I am all for Freedom of Religion, but in the end, when one person infringes upon the rights of another, the first person's rights end where the second person's begin.

I do, however, feel that nothing should presently be done to end religion. I feel this way because of two reasons. The first is that doing so would be bringing an injustice against theists.

The second reason is that the current trend in the world is for atheism to spread. This is happening because atheists are going out and spreading rationality, it is also because rational thinking is starting to spread. (On the notes of atheists "converting" people, I've never heard of an atheist doing anything more than a persuasive argument to try and "convert" someone.)

People are not tied to racks and stretched until they admit that they are fools and that they should start thinking rationally. Wars have never been waged for rational reasons. A society has never been hurt because its citizens became too rational. Nobody has ever disowned his or her child because he or she was not an atheist.

As said before, atheism is the next, logical step in an evolving society. The more dependent on science a society is, the more prone to atheism it is.

Please leave comments of your own opinion. If you wish for me to talk about something in a future post, please be sure to email me at Please include the words "Tolerance and Peace" in the subject line, so that it is not kicked back by my SPAM filter. Thank you.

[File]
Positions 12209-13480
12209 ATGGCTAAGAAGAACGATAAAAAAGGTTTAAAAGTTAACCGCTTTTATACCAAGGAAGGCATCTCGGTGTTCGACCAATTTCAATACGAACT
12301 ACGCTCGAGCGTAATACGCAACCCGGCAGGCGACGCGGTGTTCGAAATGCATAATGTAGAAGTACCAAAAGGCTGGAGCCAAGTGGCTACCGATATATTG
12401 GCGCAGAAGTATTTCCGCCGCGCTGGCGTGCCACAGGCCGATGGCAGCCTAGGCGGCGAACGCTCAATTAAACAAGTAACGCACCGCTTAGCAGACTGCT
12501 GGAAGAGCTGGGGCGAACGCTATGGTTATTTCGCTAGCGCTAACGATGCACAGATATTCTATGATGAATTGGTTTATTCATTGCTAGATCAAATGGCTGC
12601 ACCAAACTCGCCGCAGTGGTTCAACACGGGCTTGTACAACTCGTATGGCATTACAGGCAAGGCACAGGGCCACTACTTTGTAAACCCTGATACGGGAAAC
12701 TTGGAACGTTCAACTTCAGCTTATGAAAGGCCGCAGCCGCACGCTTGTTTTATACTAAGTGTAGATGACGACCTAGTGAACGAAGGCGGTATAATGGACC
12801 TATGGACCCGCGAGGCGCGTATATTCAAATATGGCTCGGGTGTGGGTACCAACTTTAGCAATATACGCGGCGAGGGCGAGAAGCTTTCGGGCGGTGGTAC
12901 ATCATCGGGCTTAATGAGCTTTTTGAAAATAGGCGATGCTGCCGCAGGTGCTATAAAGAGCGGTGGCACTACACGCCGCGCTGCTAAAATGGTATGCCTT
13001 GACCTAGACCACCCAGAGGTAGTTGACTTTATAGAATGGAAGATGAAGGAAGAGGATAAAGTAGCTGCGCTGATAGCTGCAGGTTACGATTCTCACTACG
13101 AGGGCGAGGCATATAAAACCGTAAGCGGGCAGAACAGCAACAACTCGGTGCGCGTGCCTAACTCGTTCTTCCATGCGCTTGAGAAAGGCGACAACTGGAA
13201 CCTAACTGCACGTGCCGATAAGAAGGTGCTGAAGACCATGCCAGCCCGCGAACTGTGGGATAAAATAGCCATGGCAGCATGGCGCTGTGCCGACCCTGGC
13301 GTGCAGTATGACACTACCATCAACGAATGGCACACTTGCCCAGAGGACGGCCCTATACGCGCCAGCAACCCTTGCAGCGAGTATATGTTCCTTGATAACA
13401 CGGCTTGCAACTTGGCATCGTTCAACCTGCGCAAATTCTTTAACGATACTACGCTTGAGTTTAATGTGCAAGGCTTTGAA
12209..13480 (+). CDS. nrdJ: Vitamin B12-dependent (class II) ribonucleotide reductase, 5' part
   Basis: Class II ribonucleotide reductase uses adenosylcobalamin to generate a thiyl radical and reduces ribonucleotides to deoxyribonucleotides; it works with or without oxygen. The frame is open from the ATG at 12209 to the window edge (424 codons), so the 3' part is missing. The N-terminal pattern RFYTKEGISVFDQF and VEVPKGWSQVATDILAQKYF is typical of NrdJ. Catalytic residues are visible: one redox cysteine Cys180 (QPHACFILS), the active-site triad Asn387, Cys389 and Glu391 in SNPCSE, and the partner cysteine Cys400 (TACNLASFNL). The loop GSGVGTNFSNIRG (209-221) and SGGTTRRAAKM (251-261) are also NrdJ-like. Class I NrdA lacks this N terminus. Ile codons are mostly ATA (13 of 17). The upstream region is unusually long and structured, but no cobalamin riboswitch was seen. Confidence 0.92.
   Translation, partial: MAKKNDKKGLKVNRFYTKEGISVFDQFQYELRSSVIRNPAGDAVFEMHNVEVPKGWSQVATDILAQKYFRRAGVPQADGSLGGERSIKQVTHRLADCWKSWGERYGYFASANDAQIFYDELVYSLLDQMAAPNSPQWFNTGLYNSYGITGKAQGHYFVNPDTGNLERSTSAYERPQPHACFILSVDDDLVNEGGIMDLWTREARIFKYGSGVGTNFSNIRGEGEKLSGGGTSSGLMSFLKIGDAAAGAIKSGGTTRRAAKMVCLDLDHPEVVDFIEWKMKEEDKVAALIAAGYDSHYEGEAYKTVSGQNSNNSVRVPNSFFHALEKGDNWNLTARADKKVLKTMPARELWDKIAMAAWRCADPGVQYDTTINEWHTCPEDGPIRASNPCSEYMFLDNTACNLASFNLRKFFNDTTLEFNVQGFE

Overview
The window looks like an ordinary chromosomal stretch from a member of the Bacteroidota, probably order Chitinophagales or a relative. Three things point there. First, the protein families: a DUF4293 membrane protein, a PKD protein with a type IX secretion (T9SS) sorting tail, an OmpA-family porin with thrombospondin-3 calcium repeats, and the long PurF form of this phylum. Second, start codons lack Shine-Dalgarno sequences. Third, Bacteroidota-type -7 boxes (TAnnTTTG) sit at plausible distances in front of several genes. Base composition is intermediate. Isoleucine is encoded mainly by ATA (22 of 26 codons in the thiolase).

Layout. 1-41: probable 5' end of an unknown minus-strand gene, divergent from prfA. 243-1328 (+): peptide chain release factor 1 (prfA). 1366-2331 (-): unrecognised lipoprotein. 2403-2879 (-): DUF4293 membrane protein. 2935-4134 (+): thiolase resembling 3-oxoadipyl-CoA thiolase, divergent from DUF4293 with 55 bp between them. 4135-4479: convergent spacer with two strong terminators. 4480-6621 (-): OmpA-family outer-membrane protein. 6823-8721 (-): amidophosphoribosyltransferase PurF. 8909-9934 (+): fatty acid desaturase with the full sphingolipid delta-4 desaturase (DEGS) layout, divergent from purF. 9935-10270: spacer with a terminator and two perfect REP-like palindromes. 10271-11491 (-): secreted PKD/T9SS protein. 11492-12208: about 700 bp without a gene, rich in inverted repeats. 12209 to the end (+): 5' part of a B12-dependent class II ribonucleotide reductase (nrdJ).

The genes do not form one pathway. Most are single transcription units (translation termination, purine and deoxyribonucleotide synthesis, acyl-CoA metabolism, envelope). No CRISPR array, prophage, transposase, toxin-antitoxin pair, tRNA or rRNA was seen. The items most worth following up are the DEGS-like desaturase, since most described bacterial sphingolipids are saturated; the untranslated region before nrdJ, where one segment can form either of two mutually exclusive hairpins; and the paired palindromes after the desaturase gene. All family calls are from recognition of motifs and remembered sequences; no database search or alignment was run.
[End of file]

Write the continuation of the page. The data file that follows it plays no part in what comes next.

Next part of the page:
Tuesday, February 5, 2008

Why Won't They Let Me Say What I Wanna Say (in a Meaningful Manner)?

Poor Mike Gravel. Poor Ron Paul and poor Alan Keyes. Poor Kucinich and poor Edwards.

I was looking through the Sunday paper in the Atlanta-Journal Constitution and I noticed in the politics section (Page F3) that they did this lovely little chart that puts, succinctly, in black and white, the candidates and their views. And it's all very nice, it helped me better understand some of the stances on the issues, because I unfortunately missed some of the debates.

Except, Mike Gravel and Ron Paul, both of whom are still very much in the race were not represented on that page. Neither was Alan Keyes. In fact, on the entirety of the page, Paul, Gravel and Keyes were not mentioned.

It is a shame when people who are running for the most prestigious office in the country are not given fair time and not given fair representation for that race because they do not have the same amount of money as everyone else!!